To develop a coordinated regional forensic medical response to sexual violence in Northeast Minnesota
What has been most instrumental to your progress?:
We found collaboration to be incredibly important for this grant. By fostering a strong connection with the Hibbing Sexual Assault Nurse Examiner program, we have created a community of forensic nurses in northeastern Minnesota who can support one another. We have been meeting collaboratively with Hibbing SANE and PAVSA SANE on a quarterly basis since 2015. Both communities have taken turns hosting meetings. The Community Innovation grant has allowed us to help Hibbing SANE cover their costs to travel to our meetings, where both programs benefit from one another's expertise. Our joint meetings have also allowed PAVSA SANE to prepare in-depth clinical case reviews that the Hibbing SANEs participate in. This is a great continuing education opportunity that allows Hibbing SANEs to access more exposure to diverse cases and best practice techniques for charting, photography, and evidence collection. Our grant has also made it possible to extend advanced training opportunities to Hibbing SANEs including child sexual abuse, 40 hour adult SANE training, and strangulation.
Key lessons learned:
A key lesson learned here was that honesty and clear communication are critical to any collaboration, especially one that brings urban communities to rural communities. Through our listening sessions with stakeholders in northern St. Louis county and subsequent follow-up conversations, we centered the systems professionals from northern St. Louis county as the experts. We listened and learned from their experiences, perspectives, and priorities. We allowed them to lead the direction of this grant and supported their decisions about how best to invest in the sexual assault medical response in their community. We demonstrated flexibility and a willingness to change course when the need arose. This responsiveness allowed intra-community collaboration to occur.
Reflections on the community innovation process:
Understanding that community innovation is not linear was incredibly important and helpful to keep in mind. At times it felt like we were having the same conversations over and over again, with different results every time. We struggled to reach consensus and ultimately understood that flexibility and an openness to multiple approaches might, in fact, be a better solution than the one we had anticipated. Allowing ourselves to push reset and "go back to the drawing board" a few times was important. The CI process diagram helped us and our partners to feel supported in doing so.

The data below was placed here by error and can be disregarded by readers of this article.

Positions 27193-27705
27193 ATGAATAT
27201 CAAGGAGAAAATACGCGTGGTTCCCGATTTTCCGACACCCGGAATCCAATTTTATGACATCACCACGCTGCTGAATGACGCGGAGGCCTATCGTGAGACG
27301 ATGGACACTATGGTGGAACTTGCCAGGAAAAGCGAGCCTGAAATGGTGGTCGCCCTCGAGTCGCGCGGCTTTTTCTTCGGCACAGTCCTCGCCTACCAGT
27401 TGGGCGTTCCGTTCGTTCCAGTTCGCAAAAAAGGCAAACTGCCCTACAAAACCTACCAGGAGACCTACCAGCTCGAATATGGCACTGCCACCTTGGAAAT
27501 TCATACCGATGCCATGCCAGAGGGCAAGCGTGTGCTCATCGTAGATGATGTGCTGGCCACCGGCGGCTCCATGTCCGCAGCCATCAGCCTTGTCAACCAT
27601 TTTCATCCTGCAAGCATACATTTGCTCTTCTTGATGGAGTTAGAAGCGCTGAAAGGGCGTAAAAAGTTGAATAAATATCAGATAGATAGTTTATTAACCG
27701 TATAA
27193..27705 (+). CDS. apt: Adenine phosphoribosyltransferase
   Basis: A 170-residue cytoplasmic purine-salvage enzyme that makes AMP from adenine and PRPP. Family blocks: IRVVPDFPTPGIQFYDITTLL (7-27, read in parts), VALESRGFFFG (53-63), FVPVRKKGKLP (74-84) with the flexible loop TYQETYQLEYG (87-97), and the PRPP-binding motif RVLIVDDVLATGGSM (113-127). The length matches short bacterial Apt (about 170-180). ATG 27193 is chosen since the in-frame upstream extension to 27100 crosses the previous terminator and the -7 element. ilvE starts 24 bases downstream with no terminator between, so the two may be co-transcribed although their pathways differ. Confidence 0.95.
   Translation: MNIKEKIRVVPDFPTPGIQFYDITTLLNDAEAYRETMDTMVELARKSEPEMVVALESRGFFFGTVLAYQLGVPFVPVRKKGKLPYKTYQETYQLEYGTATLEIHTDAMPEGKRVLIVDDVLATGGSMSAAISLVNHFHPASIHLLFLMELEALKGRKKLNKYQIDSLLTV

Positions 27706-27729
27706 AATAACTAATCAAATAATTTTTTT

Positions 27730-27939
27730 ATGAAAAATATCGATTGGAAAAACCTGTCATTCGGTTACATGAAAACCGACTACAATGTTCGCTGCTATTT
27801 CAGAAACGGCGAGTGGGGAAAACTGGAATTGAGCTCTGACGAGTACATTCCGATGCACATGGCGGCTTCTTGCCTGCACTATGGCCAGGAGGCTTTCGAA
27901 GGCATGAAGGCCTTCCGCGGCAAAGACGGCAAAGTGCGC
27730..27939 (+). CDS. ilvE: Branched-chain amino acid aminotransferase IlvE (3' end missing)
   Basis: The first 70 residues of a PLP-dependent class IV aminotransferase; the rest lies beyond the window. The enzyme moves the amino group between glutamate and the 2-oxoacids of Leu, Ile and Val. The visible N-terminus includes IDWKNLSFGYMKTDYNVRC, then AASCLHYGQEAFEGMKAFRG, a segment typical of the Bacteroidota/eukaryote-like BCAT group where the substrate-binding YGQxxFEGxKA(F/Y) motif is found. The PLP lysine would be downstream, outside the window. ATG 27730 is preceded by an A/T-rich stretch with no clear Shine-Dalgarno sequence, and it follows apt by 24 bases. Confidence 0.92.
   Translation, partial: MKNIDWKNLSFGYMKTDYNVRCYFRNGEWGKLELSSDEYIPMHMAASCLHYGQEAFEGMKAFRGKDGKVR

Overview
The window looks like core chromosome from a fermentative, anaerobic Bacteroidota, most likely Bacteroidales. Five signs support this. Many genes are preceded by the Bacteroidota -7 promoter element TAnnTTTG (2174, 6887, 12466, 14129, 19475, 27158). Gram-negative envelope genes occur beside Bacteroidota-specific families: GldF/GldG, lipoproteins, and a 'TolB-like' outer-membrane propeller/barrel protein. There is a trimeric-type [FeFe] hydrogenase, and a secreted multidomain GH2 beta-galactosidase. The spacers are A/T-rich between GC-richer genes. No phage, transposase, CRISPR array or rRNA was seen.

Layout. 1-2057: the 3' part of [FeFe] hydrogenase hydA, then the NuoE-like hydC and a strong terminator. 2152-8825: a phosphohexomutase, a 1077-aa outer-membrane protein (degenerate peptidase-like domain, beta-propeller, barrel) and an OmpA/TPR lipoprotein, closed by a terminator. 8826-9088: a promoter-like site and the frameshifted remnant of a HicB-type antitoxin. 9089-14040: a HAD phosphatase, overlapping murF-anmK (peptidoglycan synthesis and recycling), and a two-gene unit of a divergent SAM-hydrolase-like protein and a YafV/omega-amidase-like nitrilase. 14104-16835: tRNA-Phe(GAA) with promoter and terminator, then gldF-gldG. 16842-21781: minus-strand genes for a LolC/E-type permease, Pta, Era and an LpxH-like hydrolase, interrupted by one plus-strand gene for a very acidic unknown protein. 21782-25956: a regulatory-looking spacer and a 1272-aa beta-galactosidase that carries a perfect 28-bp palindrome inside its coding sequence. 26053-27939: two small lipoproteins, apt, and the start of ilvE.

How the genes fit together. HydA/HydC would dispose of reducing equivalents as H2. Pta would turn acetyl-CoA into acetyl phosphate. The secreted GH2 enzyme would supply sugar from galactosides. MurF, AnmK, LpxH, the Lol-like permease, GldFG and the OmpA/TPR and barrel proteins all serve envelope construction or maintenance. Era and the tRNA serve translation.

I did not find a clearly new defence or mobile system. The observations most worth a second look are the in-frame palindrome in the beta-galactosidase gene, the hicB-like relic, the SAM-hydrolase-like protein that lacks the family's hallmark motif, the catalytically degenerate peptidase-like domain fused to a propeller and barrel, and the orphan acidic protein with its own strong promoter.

Progress toward an innovation:
We have made significant progress toward developing a regional network of Sexual Assault Nurse Examiners (SANEs) in northeastern Minnesota. By fostering joint training opportunities for the personnel of the two existing SANE programs (PAVSA SANE in Duluth and Hibbing SANE), we are maximizing the full potential of these opportunities for all forensic nurses in our region. Strengthening this network and collaboration helps ensure that patients who are seen by a SANE nurse in Duluth or in Hibbing will be met by a professional SANE who has access to the most up to date medical information and best practices. It also allows the lessons that each of our respective programs learns to be shared, raising awareness and exposure to diverse and challenging sexual assault cases. As more nurses opt for SANE training or express an interest in doing so, we are building professional support and access to opportunities that have historically only been available in the Twin Cities metro. We count this network as a strong success and look forward to continuing to foster this collaboration after the grant period has ended.
PAVSA SANE plans to continue to meet with Hibbing SANE on a quarterly basis. We will continue to share our resources and training opportunities not only with the Hibbing SANE program, but also with emergency room RNs from Virginia, MN and Ely, MN who express interest in further training for sexual assault exams. We also anticipate hosting a regional summit in Duluth early in 2018 that will bring together experts in sexual assault to provide advanced training to SANEs in northeastern Minnesota. We anticipate a high interest in this summit and have been in communication with the Metro-based Minnesota IAFN (International Association of Forensic Nurses) chapter to collaborate and reach a statewide audience for this summit.
One last thought:
This grant has been an evolution from beginning to end. It has been very heartening to know we have the support of staff at Bush in demonstrating flexibility and openness to change through the grant period as new information came to light. We are very appreciative of the support we have received to press on from our grant officer. Thank you for the opportunity to collaborate with our partners in northern St. Louis county. We look forward to continuing these collaborations through the extension of our grant period.